Transform Probation: As the disposition most often imposed on young people who enter our nation’s juvenile justice systems, taking action to get probation right presents an enormous opportunity for improving the entire youth justice system.

Promote Community-based Support, Connections and Opportunities: Support efforts aimed at reducing the reach of the formal system and shifting funds toward community organizations that support young people.

Stand for the well-being of youth involved with the legal system. Young people are most likely to thrive at home or in settings in their own communities with stable connections to positive adults and opportunities.

Encourage authentic partnership with affected young people and their families and communities so the future of youth justice is shaped by those with real-life legal system experience.

Fund trailblazing efforts that invest in the wisdom, power and creativity of young people, families and communities to work toward a new, community-defined vision of youth justice, such as community-driven efforts in Albuquerque and Houston.

Safely and significantly reduce all forms of out-of-home placement in the justice system, especially for youth of color.

Heed decades of evidence that the use of detention centers, youth prisons and other residential settings to respond to delinquency undermine the life trajectories of young people, makes communities less safe, wastes scarce public resources and separates young people from what they need to grow into responsible adults.

Use strategies that are explicit about race to counterbalance generations of structural racism and overrepresentation of Black, Latino and Indigenous youth in our legal system.

Stay humble. Never think the work is done or that we have it all figured out. Our assumptions and plans may change as we partner with youth, families and others who bring different skills, networks and approaches to juvenile justice.

Use data to closely examine how decisions are made throughout the system to improve the trajectory for all young people, especially the most overrepresented populations and those facing the steepest systemic barriers to a positive adulthood.

Elevate the standard of care for young people experiencing youth corrections today, including helping young people heal when they have been exposed to traumatizing violence.

Current Strategies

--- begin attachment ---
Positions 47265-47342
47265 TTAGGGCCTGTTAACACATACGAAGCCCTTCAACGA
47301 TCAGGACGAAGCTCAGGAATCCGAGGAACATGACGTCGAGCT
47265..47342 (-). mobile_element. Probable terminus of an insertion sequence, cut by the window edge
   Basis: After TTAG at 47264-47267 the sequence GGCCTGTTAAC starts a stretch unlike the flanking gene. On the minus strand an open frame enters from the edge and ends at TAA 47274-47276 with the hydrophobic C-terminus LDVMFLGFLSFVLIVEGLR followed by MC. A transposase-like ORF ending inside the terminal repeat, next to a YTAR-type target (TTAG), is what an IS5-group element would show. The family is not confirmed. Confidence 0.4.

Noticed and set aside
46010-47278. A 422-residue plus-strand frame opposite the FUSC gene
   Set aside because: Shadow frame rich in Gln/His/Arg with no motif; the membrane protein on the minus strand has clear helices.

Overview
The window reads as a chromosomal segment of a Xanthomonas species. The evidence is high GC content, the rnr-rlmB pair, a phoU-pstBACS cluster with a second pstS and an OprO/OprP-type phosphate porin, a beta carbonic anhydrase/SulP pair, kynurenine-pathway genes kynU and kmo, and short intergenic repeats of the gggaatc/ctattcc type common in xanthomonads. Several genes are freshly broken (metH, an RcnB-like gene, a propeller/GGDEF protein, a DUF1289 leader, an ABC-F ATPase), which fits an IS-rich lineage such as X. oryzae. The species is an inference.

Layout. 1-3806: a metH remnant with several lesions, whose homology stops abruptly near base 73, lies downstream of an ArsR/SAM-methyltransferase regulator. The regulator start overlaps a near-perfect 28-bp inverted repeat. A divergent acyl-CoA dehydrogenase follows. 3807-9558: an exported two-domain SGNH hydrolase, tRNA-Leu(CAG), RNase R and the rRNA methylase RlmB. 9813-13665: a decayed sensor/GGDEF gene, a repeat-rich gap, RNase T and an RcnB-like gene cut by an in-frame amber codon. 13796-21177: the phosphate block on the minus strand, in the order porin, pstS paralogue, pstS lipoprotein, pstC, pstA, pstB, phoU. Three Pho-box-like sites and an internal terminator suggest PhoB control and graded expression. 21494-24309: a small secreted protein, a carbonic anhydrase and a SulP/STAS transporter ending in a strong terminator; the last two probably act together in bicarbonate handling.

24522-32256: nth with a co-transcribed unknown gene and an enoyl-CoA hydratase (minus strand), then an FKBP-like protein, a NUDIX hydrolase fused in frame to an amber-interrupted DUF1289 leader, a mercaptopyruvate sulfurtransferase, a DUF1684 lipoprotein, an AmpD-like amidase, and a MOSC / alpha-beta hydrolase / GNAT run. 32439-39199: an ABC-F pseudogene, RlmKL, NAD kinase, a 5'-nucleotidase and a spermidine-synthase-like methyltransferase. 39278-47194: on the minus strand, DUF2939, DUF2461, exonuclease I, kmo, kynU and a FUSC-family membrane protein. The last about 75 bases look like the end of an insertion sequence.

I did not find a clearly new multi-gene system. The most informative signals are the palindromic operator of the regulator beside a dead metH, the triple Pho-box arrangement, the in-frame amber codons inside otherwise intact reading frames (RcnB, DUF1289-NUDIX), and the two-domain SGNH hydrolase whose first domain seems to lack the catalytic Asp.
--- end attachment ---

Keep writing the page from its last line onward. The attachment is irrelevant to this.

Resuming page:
Diversion and Prevention

A multiracial group of young people chat, lending each other support. The smile as a young Black man leads the discussion.

Diversion and prevention allow youth with risk of legal system involvement to avoid lasting consequences and stigma that can disrupt their futures. Diversion, like community- and school-centered prevention strategies, hold youth accountable for their behavior without resorting to legal sanctions.

Juvenile Detention Alternatives Initiative (JDAI)

Ourwork initiative jdai

JDAI is a network of juvenile justice practitioners and stakeholders across the country working to build a more effective and equitable youth justice system. Studies show that youth who spend time in juvenile detention experience far more negative outcomes. The importance of juvenile detention alternatives cannot be overstated.

Probation Transformation

A young Black man speaks with a Black man in a supportive environment.

Evidence shows surveillance- and compliance-oriented probation doesn’t promote rehabilitation. Probation transformation involves focused interventions that promote personal growth and long-term success for young people at significant risk of serious offenses.

Reducing Youth Incarceration

Ourwork initiatives reducingincarceration

Jurisdictions can employ several strategies to safely and significantly reduce the use of youth incarceration — especially for youth of color — as they work toward ending the youth prison model.

Related Resources

Experiencing Probation

This report shares insights from young people and families who have experienced youth probation. Get their take on what's working — and what isn't.